PAPILLOMA, SEROUS ADENOFIBROMA, AND CYSTADENOFIBROMA
The serous epithelial tumors of the ovary include three subgroups in which the ﬁbromatous elements over-shadow the proliferation of “serous” epithelium. Although histogenetically similar, they present gross and microscopic differences. These variants may be classiﬁed as surface papillomas, adenoﬁbromas, and cystadenoﬁbromas. Adenoﬁbromas are most commonly found as ovarian masses but may also occur in the cervix or uterine body. Adenoﬁbromas are also closely related to cystadenoﬁbromas that contain cystic areas but still contain more than 25% ﬁbrous connective tissue.
Surface papillomas are solid ﬁbromatous papillomas covered by “serous” epithelium. They may appear as a localized accumulation of minute, ﬁne, warty excres-cences; as conspicuous, multiple, ﬁngerlike, polypoid projections; or as large cauliﬂower growths, completely enveloping the ovary and ﬁlling the pelvis. Microscopi- cally, the papillae are composed of ﬁbrous tissue with varying degrees of cellularity and hyalinization, covered by a single layer of mesothelial or cuboidal cells. Surface papillomas may occur singly or in conjunction with other forms of serous epithelial tumors. They are benign and, usually, of no clinical signiﬁcance. However, the marked proliferative activity, evidenced in large exophytic papillary growths, makes a gross decision as to their benign or malignant character most difﬁcult.
Serous adenoﬁbromas of the ovary are benign, ﬁbromatous tumors containing serous adenomatous elements. They represent a variation of serous epithelial neoplasms. They have also been referred to as ﬁbroadenomas, ﬁbromas with inclusion cysts, cystic ﬁbromas, serous cystadenomas, solid adenomas, and adenocystic ovarian ﬁbromas. The lesion is rare and occurs most often after the age of 40 years. The tumors are usually encountered accidentally on pelvic examination or as incidental ﬁndings at laparotomy. Occasionally, if suf-ﬁciently large, they may give rise to local discomfort or pressure symptoms. Grossly, these neoplasms are solid, slightly irregular in contour, smooth-surfaced, and ﬁrm. On section, they are composed of gray-white, compact, interlacing bundles of connective tissue. Minute cystic spaces may be visible. The tumors vary considerably in size. They may be unilateral or bilateral (15%), single or multiple. An early lesion may appear as a tiny, ﬁrm, white, ﬂat, oval, or serrated structure on the surface of the ovary or as a small nodule in the ovarian cortex. Growing, the tumor may replace most of the ovary. Grossly, the serous cystadenoﬁbroma resembles the Brenner tumor, ﬁbroma, ﬁbromyoma, or theca cell tumor. Histologically, the neoplasm is composed of a dense connective tissue matrix in which are embedded numerous small cystic spaces. The latter are lined by compact, single-layered, cuboidal or low-columnar, often ciliated epithelium. The ﬁbromatous tissue is predominant. It manifests a whorl-like arrangement of spindle cells, with varying degrees of hyalinization. The epithelial glands are round, oval, irregular, or slitlike. Psammoma bodies are frequently found.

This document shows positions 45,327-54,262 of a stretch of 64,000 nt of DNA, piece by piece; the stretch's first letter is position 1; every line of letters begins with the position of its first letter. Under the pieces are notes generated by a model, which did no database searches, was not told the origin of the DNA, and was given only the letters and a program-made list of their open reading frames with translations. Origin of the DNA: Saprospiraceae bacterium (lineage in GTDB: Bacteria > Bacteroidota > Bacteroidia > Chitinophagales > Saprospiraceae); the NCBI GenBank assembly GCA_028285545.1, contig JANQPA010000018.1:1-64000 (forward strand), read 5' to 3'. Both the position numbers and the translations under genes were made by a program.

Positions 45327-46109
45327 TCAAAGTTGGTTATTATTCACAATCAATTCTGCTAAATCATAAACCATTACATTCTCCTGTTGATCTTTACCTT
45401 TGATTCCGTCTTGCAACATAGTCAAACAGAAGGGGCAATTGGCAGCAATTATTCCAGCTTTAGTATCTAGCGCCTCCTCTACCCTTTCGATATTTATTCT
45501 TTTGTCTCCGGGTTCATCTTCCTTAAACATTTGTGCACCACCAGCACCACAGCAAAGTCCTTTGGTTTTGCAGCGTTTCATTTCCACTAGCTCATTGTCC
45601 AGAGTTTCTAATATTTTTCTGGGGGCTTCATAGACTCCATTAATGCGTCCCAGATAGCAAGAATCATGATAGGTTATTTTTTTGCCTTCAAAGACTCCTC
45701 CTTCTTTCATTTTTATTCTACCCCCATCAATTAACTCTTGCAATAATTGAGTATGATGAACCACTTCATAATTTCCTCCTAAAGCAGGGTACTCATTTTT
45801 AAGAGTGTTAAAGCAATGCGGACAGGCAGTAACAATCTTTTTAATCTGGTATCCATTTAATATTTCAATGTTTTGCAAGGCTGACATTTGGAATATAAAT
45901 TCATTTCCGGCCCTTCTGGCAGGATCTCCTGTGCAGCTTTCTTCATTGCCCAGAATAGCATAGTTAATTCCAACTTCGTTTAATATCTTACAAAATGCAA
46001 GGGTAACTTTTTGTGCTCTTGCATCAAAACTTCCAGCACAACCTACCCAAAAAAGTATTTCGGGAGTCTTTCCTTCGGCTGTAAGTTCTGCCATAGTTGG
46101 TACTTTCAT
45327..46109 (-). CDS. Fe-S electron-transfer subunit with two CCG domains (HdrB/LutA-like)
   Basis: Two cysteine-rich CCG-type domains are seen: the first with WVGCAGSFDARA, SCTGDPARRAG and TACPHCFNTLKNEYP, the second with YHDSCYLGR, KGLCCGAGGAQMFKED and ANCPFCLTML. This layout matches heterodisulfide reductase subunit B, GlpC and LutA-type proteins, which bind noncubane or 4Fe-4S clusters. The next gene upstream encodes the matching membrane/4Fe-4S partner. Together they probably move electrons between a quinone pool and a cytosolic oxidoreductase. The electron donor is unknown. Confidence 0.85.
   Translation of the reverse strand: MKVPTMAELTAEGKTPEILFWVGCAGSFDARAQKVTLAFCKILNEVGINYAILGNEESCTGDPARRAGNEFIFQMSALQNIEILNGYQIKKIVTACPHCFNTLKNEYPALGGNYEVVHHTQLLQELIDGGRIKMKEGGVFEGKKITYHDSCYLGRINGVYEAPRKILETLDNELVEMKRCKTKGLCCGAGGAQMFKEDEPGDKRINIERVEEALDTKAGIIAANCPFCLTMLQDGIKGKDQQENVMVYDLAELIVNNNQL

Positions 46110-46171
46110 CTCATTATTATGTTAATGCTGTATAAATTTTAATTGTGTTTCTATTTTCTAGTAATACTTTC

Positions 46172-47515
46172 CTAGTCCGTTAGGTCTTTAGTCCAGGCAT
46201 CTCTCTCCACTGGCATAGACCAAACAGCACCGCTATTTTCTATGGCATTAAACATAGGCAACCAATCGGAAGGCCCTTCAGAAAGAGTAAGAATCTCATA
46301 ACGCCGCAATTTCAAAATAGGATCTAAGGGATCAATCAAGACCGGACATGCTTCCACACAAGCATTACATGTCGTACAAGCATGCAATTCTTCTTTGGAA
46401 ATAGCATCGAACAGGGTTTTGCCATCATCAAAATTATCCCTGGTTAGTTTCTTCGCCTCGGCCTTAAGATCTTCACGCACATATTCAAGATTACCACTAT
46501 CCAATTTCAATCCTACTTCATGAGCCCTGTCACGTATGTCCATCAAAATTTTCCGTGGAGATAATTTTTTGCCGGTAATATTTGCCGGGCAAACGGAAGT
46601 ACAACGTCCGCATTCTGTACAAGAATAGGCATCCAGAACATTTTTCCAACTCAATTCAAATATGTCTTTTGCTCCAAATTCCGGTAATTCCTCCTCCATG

Serous cystadenoﬁbromas are adenoﬁbromas in which the cystic spaces are conspicuously enlarged. They may also be regarded as cystadenomas in which at least one quarter of the tumor mass is solid and ﬁbromatous. The neoplasms possess all the gross and microscopic features of adenoﬁbromas, except that they are usually larger, more irregular, and semicystic. Within the cystic spaces, papillations may occur.
Serous adenoﬁbroma and cystadenoﬁbroma are benign. Malignancy has not been observed, despite the fact that such potentialities would be expected to be similar to those of serous cystadenomas. Therapy consists of surgical excision. This is in contrast to pure serous tumors, which are more likely to be found with poorer differentiation. Papillary surface carcinomas of the ovary are most likely to be serous in type. A frozen-section histologic evaluation should be considered for any ovarian mass that appears suspicious for malignancy.